Woman in Gold (2015) received somewhat tepid reviews and, in some cases, actual dismissiveness. Some of us may have gone to see it for Helen Mirren, hoping that she would be enough to raise it at least to the level of “a decent small film”. Many viewers may agree that the word “small” doesn’t really come to mind.
In scale and tone, Woman in Gold operates on something of a par with 2013’s Philomena in which Judi Dench gave a superbly graceful performance. Neither is a large canvas and in each a great actor chooses to etch character with very fine— almost inward rather than vivid—strokes, yet both films manage to leave us with a sense of capaciousness.
Is it not all it might have been? Yes. Is it at times a bit formulaic? Yes. However, it manages to accrue a subtle power and if you’ve not seen it because of certain reviews you may be surprised at being so engaged by it. Woman in Gold has no memorable originality or sense of verve in its construction. It is rather workmanlike and quiet, but it is grounded in Helen Mirren’s restrained and delicately absorbing performance, and it is something more than the sum of its parts.
Directed by Simon Curtis (My Week with Marilyn) with a screenplay by Alexi Kaye Campbell, the film is based on the true story of Maria Altmann, an Austrian Jewish woman who escaped the Nazis and found a home in the U.S. where, fifty years later, she began a sensational legal campaign to reclaim from the Austrian government several paintings stolen from her family by the Nazis—chiefly Gustav Klimt’s “Portrait of Adele Bloch-Bauer”, the dazzling woman in gold of the title. She did so not just to regain this portrait of her beloved aunt which was rightfully hers, but also to obtain some measure of justice for the death, destruction, and massive art theft perpetrated by the Nazis. When Altmann’s last surviving sister dies, she finds letters linked to the Nazi theft, and hires a young lawyer (an appealing Ryan Reynolds) to seek art restitution.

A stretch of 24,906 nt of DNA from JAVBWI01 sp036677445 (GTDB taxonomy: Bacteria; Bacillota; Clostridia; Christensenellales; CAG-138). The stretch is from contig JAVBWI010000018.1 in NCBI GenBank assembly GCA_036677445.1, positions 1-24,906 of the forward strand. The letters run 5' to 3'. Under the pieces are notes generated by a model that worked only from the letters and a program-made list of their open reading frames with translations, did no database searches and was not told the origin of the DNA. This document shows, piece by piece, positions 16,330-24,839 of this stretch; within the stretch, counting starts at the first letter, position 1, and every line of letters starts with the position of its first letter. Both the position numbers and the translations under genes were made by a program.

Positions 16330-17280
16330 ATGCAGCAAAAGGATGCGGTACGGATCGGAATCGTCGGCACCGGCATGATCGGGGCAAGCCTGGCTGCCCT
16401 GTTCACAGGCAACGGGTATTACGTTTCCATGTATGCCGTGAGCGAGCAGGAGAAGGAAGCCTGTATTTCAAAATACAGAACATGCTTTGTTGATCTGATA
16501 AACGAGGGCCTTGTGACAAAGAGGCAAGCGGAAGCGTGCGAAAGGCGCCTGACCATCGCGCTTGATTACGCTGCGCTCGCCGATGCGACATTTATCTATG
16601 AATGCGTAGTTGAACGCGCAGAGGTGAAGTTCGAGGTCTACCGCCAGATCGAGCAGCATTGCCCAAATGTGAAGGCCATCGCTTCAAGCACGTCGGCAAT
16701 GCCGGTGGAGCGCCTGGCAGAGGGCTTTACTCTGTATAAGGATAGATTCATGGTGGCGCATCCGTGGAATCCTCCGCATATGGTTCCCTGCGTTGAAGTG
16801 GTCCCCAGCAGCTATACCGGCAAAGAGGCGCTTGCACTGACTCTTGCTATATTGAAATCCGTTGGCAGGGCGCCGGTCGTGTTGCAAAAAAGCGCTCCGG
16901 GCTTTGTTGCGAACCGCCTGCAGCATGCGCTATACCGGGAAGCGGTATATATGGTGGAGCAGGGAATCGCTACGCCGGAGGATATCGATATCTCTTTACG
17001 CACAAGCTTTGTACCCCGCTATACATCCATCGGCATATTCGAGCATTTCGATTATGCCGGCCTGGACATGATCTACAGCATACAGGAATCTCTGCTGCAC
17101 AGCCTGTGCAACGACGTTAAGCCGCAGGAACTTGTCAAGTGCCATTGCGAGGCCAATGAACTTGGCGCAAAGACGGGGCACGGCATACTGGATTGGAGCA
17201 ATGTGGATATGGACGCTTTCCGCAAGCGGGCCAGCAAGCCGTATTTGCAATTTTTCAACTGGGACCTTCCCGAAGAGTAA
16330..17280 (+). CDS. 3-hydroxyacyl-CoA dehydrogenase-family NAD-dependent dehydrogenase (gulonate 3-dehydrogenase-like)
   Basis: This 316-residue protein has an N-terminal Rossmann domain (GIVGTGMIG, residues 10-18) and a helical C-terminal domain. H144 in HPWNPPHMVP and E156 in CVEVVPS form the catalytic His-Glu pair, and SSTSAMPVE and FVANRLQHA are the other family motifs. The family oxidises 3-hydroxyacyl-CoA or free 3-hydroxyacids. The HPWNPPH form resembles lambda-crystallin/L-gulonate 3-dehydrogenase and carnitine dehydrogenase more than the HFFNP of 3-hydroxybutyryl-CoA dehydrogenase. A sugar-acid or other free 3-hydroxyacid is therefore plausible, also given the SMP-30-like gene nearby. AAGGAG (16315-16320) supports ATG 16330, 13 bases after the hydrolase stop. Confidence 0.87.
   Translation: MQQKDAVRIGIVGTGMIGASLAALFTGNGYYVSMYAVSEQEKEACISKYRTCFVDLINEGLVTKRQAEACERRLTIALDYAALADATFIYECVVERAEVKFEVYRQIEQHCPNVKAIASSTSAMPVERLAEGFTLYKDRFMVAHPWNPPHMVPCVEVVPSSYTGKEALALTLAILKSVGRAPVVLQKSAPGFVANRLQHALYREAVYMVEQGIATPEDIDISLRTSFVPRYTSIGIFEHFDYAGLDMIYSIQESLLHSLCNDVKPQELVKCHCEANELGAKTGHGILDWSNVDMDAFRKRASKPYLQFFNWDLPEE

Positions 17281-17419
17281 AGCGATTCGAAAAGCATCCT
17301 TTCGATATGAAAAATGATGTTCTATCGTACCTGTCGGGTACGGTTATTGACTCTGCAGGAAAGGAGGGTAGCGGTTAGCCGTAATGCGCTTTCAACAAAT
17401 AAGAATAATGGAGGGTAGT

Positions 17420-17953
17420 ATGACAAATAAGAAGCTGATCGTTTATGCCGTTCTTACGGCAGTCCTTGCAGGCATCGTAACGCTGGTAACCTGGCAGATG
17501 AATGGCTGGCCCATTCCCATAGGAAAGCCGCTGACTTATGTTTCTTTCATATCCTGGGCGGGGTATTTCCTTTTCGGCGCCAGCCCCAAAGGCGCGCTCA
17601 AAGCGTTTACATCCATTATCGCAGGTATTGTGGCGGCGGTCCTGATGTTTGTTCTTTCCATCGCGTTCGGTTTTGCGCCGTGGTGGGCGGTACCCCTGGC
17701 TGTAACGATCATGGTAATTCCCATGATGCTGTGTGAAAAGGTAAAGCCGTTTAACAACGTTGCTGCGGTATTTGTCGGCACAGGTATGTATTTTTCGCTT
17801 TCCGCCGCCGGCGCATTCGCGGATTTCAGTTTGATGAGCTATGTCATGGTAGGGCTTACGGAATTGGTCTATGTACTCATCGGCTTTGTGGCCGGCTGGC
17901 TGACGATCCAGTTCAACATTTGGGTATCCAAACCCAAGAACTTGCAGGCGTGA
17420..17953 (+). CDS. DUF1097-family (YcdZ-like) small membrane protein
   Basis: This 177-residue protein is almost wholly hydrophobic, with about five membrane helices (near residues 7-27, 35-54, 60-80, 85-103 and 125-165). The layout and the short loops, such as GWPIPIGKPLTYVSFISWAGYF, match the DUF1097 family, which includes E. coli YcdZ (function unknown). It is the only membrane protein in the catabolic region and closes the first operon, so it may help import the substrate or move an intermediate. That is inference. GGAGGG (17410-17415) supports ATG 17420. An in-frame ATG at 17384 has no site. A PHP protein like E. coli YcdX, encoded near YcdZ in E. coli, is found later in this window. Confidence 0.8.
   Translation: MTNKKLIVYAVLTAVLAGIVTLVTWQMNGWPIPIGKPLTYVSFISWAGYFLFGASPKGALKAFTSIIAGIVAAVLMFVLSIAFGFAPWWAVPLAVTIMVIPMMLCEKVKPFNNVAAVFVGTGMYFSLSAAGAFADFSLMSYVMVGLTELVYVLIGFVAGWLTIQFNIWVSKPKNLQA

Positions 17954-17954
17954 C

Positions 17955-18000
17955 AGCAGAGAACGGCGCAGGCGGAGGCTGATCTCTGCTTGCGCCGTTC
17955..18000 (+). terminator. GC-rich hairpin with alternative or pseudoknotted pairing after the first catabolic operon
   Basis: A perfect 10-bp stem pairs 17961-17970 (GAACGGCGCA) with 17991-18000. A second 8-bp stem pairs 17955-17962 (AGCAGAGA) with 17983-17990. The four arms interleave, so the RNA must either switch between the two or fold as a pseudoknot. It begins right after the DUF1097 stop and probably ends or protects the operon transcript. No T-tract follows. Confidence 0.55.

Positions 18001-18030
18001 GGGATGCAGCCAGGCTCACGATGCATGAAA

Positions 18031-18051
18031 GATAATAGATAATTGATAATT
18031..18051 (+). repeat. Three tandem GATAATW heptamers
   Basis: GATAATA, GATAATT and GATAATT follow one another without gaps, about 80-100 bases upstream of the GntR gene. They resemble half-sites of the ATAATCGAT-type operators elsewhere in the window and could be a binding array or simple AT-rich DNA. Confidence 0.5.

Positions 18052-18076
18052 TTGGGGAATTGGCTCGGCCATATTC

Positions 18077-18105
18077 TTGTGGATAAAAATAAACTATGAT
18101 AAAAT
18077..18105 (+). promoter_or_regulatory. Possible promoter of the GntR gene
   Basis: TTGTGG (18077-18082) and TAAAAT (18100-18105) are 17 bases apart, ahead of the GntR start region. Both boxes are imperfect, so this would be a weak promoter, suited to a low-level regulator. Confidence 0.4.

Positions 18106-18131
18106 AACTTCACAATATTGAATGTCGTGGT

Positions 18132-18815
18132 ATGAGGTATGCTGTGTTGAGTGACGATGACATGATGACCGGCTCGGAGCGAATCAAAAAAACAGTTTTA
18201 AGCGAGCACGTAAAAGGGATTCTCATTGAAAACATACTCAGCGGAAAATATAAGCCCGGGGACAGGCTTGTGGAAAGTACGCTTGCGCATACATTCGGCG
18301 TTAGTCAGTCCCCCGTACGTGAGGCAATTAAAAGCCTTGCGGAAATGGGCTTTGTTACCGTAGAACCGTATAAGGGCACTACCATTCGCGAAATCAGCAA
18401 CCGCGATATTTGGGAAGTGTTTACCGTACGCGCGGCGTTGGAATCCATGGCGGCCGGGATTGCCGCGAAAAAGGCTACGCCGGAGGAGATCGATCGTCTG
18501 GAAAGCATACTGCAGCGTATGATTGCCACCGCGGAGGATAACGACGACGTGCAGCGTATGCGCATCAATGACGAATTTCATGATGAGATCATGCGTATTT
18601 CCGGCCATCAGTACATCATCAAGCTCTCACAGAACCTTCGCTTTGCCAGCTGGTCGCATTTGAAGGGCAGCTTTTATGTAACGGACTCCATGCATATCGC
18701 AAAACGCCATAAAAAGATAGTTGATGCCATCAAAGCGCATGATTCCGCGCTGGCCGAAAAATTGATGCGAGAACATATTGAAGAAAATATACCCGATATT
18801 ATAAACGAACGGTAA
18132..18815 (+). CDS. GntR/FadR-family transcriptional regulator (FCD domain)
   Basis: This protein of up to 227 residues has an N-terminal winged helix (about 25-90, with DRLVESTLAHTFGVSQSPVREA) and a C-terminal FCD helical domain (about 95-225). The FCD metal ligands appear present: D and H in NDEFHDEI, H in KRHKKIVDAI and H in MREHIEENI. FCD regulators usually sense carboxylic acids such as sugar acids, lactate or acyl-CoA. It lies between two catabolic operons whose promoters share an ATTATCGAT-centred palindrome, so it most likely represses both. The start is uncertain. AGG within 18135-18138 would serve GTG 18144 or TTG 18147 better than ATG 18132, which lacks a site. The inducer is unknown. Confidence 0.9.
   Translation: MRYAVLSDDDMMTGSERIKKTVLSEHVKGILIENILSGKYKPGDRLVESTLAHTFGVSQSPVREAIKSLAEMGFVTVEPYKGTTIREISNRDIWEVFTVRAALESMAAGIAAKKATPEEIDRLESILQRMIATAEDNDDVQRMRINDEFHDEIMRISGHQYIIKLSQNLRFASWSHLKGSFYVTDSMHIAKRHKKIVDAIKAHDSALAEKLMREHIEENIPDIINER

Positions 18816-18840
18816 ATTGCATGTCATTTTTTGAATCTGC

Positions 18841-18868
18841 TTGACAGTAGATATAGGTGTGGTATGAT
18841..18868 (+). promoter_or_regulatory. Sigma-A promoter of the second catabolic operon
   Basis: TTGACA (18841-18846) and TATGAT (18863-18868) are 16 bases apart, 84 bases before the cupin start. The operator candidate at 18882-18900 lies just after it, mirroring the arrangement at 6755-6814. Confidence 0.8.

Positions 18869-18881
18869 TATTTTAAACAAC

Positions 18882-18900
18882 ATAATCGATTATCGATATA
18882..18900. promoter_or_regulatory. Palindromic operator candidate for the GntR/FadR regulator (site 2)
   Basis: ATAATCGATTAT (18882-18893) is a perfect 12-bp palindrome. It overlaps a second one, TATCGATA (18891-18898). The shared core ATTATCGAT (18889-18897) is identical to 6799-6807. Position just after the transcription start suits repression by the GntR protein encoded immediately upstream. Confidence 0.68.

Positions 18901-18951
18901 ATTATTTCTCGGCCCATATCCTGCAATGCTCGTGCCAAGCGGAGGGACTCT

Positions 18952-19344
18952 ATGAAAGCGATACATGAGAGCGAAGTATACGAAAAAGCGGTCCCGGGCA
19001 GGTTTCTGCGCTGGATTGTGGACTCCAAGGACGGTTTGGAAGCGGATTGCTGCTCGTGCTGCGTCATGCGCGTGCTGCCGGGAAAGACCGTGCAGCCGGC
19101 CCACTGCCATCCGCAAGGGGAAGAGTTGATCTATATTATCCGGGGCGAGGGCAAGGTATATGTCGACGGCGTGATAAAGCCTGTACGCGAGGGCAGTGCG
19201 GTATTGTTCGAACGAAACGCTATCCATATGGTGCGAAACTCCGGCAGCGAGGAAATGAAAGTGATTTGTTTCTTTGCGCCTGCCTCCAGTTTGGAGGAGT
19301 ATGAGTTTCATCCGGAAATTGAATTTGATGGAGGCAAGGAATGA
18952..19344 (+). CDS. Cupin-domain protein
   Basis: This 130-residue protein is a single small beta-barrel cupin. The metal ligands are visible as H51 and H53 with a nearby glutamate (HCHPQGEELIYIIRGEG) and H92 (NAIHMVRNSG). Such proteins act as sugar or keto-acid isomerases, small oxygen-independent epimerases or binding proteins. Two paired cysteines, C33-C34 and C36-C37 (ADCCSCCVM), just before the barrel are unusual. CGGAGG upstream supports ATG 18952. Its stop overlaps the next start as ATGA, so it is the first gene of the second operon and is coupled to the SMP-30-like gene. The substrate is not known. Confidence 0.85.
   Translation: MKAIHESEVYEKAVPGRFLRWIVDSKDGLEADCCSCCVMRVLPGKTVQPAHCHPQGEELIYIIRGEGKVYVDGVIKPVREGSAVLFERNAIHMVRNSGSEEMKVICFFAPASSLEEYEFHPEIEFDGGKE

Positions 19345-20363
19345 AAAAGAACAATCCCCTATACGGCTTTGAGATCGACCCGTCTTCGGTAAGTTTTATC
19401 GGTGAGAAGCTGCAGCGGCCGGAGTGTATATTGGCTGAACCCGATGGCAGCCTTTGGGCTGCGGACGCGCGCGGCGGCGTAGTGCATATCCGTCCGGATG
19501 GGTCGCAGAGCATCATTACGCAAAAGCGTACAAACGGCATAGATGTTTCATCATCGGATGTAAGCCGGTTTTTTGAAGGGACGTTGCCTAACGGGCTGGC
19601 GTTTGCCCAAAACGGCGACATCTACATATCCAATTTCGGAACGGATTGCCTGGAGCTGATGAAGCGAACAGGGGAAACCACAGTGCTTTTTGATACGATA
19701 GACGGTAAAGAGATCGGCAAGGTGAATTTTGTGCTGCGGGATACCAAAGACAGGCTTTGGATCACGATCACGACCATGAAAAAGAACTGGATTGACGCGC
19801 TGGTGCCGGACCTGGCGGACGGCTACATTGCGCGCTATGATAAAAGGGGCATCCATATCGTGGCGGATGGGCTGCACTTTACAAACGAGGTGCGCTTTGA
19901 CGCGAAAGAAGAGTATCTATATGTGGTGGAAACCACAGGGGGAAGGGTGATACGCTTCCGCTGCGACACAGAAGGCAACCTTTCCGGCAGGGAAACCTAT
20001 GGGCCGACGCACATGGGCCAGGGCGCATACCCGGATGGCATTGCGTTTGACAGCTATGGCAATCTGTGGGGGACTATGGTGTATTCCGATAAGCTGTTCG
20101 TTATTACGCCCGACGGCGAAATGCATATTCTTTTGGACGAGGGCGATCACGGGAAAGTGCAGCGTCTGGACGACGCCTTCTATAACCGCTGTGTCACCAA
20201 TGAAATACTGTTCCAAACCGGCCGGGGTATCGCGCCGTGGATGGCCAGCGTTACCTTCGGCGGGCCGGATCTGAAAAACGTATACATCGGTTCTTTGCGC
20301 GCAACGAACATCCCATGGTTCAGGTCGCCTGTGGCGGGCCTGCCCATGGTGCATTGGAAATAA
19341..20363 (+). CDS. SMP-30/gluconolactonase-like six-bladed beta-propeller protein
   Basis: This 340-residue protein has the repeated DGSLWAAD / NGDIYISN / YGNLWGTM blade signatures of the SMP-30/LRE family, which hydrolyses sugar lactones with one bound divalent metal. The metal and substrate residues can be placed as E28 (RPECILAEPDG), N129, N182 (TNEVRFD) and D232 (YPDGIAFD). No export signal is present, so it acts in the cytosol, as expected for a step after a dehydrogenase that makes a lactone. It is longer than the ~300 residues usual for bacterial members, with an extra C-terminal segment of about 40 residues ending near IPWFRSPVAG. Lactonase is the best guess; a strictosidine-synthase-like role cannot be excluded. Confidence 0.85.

The film is an intimate weaving of two stories—the contemporary development of the case eventually struggling all the way to the U.S. Supreme Court, with its odd-couple pairing of Altmann and her callow attorney, and the collapse of the young Maria’s well-to-do and highly cultured family under the horror of Hitler’s Anschluss in Austria in 1938. The younger Maria is played by Tatiana Maslany, a Canadian, and she is riveting. The production design by Jack Clay and art direction by Dominic Masters (particularly for the 1938 scenes) are wonderfully evocative in both texture and palette. Mirren portrays Altmann with understated but kaleidoscopic shrewdness: this is a woman who in her long life has known, simultaneously in any moment, joy, horror, depravity, humor, courage. Her strength can sometimes manifest itself with peremptory saltiness—she can be edgy and difficult—but often she evinces generous compassion and enlivening humor. (Her influence in helping her young attorney achieve new realizations about his own sense of purpose and family history lends added dimension to the narrative.) At every moment Mirren’s performance has an ineffable dignity.
After one stage early in the public hearings in Vienna, Altmann leaves the building and starts down the steps. She is momentarily accosted by a man enraged by her efforts to gain restitution for the famed Klimt painting that has become “the Mona Lisa of Austria”. He sneers at her: “You people. You know—everything isn’t about The Holocaust!”
Woman in Gold becomes more than a film about international art restitution precisely because—in its quiet thoughtfulness and personal framing—it disproves that statement: in a very real sense everything is about the Holocaust. In its refusal to take us beyond the scope of its modest cinematic ambitions, this film drills deep with a sharp focus and, in the end, resonant strength. It is the story of Maria Altmann, but it could be the story of any one of us, in any place, on any day of any year. Woman in Gold moves and provokes us with some fundamental truths about the ongoing necessity of facing personal and cultural histories at their most unimaginably inhumane if we are ever to imagine, or resolve to live, anything like our better selves.